5 ways Obamacare has helped Americans

What Obamacare means for your taxes
What Obamacare means for your taxes

Happy Birthday, Obamacare!

It's been five years since President Obama signed his landmark -- and controversial -- health care reform bill into law.

Much has changed since March 23, 2010. Nearly 11.7 million people have signed up on the Obamacare exchange for 2015 coverage. The growth in health care spending has slowed to record lows. Medicaid enrollment has soared to 70 million, up nearly 20% since mid-2013.

Certainly, there have been many setbacks and changes along the way. Deadlines have been extended. Policies have been amended. Heads have rolled.

obamacare turns five

The Supreme Court in 2012 struck down the requirement that all states expand Medicaid, leaving only 28 states and the District of Columbia to offer coverage to low-income adults. Healthcare.gov crashed on the first day of open enrollment in 2013 and it took months to fix. The small business exchanges are struggling with low enrollment.

And Obamacare remains costly for many, even with monthly subsidies. Deductibles can run into the thousands of dollars and doctors can be hard to find in some areas.

Still, many Americans are better off. Here are five ways Obamacare has made Americans healthier.

  • Fewer uninsured: Millions of Americans now have coverage, many for the first time. The share of the nation's uninsured has dropped to 12.3% for the first two months of the year, from 17.1% in late 2013, before coverage in the insurance exchanges began.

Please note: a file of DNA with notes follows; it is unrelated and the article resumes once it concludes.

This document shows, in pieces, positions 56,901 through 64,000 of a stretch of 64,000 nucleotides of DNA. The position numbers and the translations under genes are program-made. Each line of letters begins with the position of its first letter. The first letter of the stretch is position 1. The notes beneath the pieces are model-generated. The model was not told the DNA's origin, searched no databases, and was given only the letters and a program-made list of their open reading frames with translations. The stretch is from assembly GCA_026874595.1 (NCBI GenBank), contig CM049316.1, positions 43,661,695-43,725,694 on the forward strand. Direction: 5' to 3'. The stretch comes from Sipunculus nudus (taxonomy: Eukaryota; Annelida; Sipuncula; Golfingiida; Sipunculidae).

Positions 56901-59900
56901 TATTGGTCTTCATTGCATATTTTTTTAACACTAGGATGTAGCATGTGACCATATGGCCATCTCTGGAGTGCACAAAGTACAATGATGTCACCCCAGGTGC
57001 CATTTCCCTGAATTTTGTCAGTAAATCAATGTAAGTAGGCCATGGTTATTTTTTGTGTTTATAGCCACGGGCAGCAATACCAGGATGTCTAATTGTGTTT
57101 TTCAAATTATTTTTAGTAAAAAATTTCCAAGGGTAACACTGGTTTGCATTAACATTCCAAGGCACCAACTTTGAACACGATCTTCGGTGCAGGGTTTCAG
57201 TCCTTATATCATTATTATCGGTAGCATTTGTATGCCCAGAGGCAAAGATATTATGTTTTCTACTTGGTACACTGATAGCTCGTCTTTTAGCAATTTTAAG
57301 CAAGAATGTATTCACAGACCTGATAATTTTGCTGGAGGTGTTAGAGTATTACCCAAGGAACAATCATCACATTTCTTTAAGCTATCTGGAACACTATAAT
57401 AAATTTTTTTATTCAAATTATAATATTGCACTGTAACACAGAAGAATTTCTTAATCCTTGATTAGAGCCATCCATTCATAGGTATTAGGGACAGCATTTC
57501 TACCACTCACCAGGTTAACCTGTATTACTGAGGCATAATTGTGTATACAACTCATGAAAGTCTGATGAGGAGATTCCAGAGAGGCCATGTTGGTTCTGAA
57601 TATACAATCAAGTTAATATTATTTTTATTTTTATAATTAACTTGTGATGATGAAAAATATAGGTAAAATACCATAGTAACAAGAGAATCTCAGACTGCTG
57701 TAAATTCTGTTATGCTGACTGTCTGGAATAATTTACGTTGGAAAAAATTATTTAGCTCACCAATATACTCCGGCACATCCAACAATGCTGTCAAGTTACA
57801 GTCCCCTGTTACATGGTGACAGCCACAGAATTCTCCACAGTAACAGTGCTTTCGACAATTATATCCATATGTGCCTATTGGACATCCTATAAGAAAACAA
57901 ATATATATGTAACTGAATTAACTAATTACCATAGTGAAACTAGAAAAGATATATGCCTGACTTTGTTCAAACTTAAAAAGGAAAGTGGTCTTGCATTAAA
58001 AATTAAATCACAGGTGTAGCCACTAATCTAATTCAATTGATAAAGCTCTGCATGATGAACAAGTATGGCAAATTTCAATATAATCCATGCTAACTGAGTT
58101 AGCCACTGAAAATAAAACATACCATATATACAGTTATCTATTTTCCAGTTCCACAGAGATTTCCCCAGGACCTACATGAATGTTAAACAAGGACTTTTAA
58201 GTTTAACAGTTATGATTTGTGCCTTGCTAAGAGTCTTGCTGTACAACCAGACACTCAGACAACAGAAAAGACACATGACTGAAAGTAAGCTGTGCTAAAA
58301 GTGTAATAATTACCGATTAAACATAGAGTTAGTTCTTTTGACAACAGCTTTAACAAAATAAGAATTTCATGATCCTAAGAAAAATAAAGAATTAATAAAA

• No one will be turned away: The law banned insurers from turning away applicants because of pre-existing conditions. So those who were previously deemed uninsurable -- either because of minor or life-threatening illnesses -- can now enroll in coverage to help them pay for their visits, tests and prescriptions.
  • Staying on parents' plan: Children can now stay on their parents' insurance until age 26. As a result, roughly 5.7 million young adults have gained coverage over the past five years.
  • Free preventative care: Insurers must now cover a host of wellness exams and screenings, including annual physicals, mammograms and tests for cholesterol and diabetes.
  • Paying for care, not visits: Under Obamacare, doctors and hospitals are increasingly incentivized to treat patients more holistically and to keep them well. Instead of just getting paid per visit or test, insurers and Medicare are moving towards paying providers one fee to treat a patient's condition and penalizing them if patients are re-hospitalized quickly.

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